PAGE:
Texas returns home to Austin with a lot more questions about the 2012 season's prospects than were floating around before they headed out to Palo Alto for a three game set against Stanford. The Cardinal were more than happy to answer one question, though: at this point in the season, is Texas elite? For that one, we got an emphatic "no" at Sunken Diamond. Stanford dominated Texas in every conceivable way this weekend--they manufactured runs and they exploded for one monster inning en route to a 15-1 series finale laugher. They kept Longhorns off the bases, and then stranded them there on the rare occasion Texas managed a walk or hit. They put the ball in play and forced Texas to make outs in the field, which the Longhorns too often failed to do. There are lots of positive things to say about the quality of play this past weekend--but every one of them describes Stanford.
As we noted in the comments, the biggest question coming out of this series is: was it more indicative of Texas's quality or of Stanford's quality? Obviously, the hope for Longhorn fans has to be that Stanford is one of the top few teams in the country and that Texas can still regroup and be a dangerous squad once the postseason rolls around. Based on the fact that Stanford sits at 7-0 after sweeping both Vanderbilt and Texas in convincing fashion, there are good reasons to believe that Texas simply ran into a buzzsaw out in California. You would hope the Longhorns could compete a little better than they did, but at the end of the day we're seven games into the season and there's no need to hit the panic button just yet.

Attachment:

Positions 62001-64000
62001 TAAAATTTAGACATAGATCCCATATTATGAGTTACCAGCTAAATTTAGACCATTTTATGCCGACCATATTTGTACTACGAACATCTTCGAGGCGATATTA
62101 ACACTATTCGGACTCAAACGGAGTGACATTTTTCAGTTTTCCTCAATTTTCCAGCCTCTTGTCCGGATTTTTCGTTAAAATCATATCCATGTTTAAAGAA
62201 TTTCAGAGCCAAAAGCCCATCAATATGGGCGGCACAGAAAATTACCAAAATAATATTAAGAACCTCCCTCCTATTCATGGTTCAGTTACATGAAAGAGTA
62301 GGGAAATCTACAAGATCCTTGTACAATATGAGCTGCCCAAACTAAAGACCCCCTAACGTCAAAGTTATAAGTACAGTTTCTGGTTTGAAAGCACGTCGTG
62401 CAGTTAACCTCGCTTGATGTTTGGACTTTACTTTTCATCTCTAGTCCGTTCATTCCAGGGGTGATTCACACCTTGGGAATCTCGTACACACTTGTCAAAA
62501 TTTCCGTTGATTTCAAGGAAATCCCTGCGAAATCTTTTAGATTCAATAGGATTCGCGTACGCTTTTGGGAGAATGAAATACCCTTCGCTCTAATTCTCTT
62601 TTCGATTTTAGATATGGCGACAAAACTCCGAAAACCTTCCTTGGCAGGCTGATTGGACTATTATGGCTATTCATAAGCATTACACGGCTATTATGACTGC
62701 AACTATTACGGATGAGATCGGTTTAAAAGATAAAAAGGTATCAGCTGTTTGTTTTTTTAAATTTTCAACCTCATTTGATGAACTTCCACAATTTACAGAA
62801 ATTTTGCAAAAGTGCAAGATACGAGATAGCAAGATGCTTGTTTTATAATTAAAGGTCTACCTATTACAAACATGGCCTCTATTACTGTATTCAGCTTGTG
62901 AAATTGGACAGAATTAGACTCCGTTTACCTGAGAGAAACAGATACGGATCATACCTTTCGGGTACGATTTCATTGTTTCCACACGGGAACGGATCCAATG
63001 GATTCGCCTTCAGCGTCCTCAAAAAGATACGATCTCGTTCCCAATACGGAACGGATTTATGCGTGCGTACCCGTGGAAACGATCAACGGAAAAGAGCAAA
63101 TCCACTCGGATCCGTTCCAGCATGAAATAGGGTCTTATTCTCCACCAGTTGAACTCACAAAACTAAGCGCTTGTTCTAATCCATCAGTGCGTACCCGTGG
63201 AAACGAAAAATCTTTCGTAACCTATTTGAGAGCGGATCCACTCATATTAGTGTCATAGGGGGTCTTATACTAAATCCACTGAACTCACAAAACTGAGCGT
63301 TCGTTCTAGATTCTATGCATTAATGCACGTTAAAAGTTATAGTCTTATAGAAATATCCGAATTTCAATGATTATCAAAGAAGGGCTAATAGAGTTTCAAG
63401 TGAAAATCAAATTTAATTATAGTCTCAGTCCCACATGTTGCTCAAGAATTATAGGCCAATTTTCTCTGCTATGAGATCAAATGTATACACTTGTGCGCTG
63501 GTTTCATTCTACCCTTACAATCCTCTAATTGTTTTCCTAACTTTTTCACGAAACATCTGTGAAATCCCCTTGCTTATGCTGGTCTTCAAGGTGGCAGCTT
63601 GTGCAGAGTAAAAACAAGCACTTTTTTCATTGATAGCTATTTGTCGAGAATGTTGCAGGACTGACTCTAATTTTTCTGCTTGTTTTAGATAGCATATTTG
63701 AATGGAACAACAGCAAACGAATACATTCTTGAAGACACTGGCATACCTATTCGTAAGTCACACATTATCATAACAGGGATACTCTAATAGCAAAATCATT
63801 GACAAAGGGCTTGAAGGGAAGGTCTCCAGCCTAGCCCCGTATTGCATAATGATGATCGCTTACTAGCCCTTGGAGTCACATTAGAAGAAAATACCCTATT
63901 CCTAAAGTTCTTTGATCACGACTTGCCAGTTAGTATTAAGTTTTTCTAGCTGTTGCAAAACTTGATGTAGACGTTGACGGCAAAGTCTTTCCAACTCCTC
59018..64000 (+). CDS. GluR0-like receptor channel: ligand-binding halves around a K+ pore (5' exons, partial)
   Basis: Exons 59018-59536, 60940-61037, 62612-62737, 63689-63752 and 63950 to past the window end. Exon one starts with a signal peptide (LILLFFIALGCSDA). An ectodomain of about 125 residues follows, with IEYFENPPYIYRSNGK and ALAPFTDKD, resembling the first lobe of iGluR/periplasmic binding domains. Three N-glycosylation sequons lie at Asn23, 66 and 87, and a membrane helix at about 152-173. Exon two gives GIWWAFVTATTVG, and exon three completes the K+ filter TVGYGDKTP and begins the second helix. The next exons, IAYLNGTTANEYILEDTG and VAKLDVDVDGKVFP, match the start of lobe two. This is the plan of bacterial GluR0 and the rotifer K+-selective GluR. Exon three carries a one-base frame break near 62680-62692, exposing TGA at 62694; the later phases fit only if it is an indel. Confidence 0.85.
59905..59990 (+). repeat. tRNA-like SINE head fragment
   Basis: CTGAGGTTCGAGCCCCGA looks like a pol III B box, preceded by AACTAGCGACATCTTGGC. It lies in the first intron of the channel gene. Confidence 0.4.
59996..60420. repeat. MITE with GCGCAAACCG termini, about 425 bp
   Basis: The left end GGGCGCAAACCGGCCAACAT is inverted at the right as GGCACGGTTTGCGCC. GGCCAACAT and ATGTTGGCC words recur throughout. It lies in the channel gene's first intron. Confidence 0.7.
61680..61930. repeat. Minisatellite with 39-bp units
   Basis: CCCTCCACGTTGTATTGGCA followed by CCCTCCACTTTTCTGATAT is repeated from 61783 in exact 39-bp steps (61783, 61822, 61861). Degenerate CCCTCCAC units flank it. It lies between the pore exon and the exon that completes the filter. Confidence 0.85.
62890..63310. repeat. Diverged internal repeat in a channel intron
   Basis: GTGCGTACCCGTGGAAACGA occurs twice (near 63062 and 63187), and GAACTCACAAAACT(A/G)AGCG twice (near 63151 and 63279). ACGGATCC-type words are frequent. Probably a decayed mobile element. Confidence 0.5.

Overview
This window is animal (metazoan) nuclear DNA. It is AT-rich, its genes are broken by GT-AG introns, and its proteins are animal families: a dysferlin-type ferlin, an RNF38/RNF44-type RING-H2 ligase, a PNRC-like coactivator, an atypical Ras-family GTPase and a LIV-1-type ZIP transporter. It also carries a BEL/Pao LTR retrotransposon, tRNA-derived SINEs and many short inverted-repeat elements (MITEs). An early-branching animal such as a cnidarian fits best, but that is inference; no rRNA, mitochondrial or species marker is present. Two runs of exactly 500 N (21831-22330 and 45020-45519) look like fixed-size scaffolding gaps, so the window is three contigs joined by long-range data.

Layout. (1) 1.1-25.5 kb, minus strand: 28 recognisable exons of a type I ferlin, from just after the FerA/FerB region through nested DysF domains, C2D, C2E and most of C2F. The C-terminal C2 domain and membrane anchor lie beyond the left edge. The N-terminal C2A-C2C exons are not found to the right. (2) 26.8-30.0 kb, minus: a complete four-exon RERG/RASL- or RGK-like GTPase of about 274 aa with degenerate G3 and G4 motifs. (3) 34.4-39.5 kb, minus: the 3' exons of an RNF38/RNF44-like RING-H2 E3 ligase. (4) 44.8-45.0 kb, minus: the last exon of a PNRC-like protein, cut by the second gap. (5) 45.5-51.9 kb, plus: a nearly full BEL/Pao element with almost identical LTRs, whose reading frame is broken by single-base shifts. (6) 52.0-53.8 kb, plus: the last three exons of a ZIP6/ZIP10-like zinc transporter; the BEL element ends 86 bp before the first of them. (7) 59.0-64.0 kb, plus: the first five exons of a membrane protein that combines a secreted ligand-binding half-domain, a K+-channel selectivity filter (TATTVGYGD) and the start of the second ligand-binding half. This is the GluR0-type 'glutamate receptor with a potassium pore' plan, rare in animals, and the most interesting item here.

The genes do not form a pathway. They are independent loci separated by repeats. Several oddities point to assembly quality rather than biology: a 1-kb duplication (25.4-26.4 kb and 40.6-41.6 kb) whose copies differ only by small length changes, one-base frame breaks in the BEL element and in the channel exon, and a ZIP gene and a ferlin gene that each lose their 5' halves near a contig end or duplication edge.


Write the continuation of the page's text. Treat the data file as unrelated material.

That doesn't mean a five game losing streak is a good thing, or that there is no need for concern. The team batting average can't even smell the Mendoza line at .184, only two players are hitting at least .250, and only four are over .200. We have often restated the meme that Texas baseball is built on pitching, defense, and just enough hitting; but so far they're nowhere near "just enough" on offense. Equally worrying is that after Stanford's hitting clinic last weekend, opponents are batting .277 against the Longhorn pitching staff. If you can't score runs, your pitching and defense needs to be damn near perfect. So far, it hasn't been. That's an unfair standard to be sure, and hopefully the bats can pick up some more slack going forward. But for now the focus has to be on getting back in the W column and ending the current slump. The first chance to do that will be tomorrow night against Houston Baptist at UFCUDFF on the Longhorn Network. No time like the present to start playing ball, and that's the nice thing about baseball: there are so many games that you get to go out and try to right the ship much faster than in the other two big sports.